6. Paul Winters & Alain de Janvry & Elisabeth Sadoulet, 2001. "Family and Community Networks in Mexico-U.S. Migration," Journal of Human Resources, University of Wisconsin Press, vol. 36(1), pages 159-184.
    7. Corinne Deléchat, 2001. "International Migration Dynamics: The Role of Experience and Social Networks," LABOUR, CEIS, vol. 15(3), pages 457-486, September.
    8. Kamar Ali & Mark Partridge & Dan Rickman, 2012. "International immigration and domestic out-migrants: are domestic migrants moving to new jobs or away from immigrants?," The Annals of Regional Science, Springer;Western Regional Science Association, vol. 49(2), pages 397-415, October.
    9. Randall Filer, 1992. "The Effect of Immigrant Arrivals on Migratory Patterns of Native Workers," NBER Chapters,in: Immigration and the Workforce: Economic Consequences for the United States and Source Areas, pages 245-270 National Bureau of Economic Research, Inc.
    10. Benjamin Davis & Guy Stecklov & Paul Winters, 2002. "Domestic and International Migration from Rural Mexico: Disaggregating the effects of network structure and composition," Working Papers 02-13, Agricultural and Development Economics Division of the Food and Agriculture Organization of the United Nations (FAO - ESA).
    Full references (including those not matched with items on IDEAS)

    More about this item


    international; internal; domestic; migration; immigration; cumulative causation; chain migration; social networks;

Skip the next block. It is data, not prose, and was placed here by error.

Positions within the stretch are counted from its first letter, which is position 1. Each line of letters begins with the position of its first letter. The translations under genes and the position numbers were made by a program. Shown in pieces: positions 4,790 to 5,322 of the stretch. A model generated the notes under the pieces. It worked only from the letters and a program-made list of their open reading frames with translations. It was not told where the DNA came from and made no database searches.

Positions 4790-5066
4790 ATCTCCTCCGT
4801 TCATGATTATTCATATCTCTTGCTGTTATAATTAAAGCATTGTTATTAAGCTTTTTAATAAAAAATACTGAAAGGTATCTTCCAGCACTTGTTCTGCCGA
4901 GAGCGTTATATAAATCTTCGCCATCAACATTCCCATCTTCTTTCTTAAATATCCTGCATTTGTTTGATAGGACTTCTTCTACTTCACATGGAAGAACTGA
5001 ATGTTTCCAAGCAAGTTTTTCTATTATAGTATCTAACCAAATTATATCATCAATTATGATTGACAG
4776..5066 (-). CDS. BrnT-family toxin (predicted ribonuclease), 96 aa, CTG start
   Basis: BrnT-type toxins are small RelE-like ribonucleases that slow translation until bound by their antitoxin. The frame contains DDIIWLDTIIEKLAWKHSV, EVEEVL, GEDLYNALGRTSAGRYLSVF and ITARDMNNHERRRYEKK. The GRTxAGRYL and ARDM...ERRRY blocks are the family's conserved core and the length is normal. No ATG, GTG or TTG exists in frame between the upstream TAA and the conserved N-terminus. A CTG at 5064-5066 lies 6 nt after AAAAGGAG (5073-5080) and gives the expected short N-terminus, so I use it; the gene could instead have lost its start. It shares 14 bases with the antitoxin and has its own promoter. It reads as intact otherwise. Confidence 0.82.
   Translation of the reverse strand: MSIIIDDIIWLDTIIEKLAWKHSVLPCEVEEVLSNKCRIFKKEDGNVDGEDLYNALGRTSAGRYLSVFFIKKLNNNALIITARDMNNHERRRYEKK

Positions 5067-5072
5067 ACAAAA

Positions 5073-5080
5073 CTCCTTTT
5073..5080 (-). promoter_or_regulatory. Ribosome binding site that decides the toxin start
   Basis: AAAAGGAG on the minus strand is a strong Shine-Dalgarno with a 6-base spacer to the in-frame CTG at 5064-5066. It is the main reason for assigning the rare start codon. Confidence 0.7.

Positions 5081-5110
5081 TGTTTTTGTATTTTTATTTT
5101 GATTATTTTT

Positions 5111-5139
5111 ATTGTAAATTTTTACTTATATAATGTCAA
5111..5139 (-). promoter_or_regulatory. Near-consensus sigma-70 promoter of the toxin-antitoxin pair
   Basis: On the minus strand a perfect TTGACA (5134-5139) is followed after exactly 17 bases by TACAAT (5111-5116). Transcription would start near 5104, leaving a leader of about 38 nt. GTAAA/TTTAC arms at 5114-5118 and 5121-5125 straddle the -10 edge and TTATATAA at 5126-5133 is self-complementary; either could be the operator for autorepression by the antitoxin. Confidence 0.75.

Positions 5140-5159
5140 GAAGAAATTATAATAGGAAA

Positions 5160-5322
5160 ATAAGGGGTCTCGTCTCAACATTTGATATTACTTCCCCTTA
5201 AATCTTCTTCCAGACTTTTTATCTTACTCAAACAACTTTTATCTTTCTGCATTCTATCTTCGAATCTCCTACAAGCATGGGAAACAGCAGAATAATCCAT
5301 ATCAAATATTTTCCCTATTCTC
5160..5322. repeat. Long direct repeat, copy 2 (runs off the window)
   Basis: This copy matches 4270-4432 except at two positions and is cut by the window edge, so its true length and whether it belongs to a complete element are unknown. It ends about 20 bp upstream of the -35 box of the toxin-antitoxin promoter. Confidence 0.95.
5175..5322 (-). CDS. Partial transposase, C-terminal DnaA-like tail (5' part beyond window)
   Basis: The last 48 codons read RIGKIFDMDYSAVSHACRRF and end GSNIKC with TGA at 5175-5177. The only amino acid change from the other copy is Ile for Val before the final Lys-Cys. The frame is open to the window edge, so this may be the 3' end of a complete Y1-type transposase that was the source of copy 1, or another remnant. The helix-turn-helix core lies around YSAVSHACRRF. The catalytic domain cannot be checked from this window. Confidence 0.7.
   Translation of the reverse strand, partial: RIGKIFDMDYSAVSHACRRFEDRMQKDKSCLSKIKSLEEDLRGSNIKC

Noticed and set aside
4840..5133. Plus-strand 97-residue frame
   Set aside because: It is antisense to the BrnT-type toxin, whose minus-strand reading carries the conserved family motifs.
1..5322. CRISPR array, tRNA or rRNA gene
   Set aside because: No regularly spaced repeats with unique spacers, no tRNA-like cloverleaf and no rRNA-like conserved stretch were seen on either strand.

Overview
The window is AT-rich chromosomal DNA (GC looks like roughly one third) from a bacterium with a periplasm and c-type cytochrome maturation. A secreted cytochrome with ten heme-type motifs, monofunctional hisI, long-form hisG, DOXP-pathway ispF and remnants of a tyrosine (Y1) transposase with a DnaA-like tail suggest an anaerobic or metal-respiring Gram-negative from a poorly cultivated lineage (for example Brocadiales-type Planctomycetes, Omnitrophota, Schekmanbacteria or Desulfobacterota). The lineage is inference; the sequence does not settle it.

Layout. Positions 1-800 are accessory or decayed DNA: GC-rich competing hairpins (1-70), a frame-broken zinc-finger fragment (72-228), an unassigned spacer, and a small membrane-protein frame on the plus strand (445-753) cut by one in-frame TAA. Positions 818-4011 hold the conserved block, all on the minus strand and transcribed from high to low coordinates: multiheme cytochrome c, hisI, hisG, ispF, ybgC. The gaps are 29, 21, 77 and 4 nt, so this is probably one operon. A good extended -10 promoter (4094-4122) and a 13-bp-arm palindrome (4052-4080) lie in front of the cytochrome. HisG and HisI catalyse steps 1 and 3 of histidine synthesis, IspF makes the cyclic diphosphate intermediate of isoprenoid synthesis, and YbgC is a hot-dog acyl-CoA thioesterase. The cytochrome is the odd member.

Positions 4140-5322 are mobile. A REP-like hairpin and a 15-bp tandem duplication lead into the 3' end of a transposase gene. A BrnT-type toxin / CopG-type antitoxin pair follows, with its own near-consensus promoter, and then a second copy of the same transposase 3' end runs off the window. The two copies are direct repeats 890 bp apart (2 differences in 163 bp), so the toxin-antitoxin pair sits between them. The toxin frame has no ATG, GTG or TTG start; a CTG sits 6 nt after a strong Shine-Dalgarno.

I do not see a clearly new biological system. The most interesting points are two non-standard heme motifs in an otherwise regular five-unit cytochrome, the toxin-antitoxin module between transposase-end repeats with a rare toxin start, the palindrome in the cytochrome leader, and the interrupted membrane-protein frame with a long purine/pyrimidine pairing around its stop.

NEP fields

    This paper has been announced in the following NEP Reports:


    Access and download statistics


    All material on this site has been provided by the respective publishers and authors. You can help correct errors and omissions. When requesting a correction, please mention this item's handle: RePEc:imd:wpaper:wp2011-20. See general information about how to correct material in RePEc.

    For technical questions regarding this item, or to correct its authors, title, abstract, bibliographic or download information, contact: (IMDEA RePEc Maintainer). General contact details of provider: .

    If you have authored this item and are not yet registered with RePEc, we encourage you to do it here. This allows to link your profile to this item. It also allows you to accept potential citations to this item that we are uncertain about.

    If CitEc recognized a reference but did not link an item in RePEc to it, you can help with this form .

    If you know of missing items citing this one, you can help us creating those links by adding the relevant references in the same way as above, for each refering item. If you are a registered author of this item, you may also want to check the "citations" tab in your RePEc Author Service profile, as there may be some citations waiting for confirmation.

    Please note that corrections may take a couple of weeks to filter through the various RePEc services.

    IDEAS is a RePEc service hosted by the Research Division of the Federal Reserve Bank of St. Louis . RePEc uses bibliographic data supplied by the respective publishers.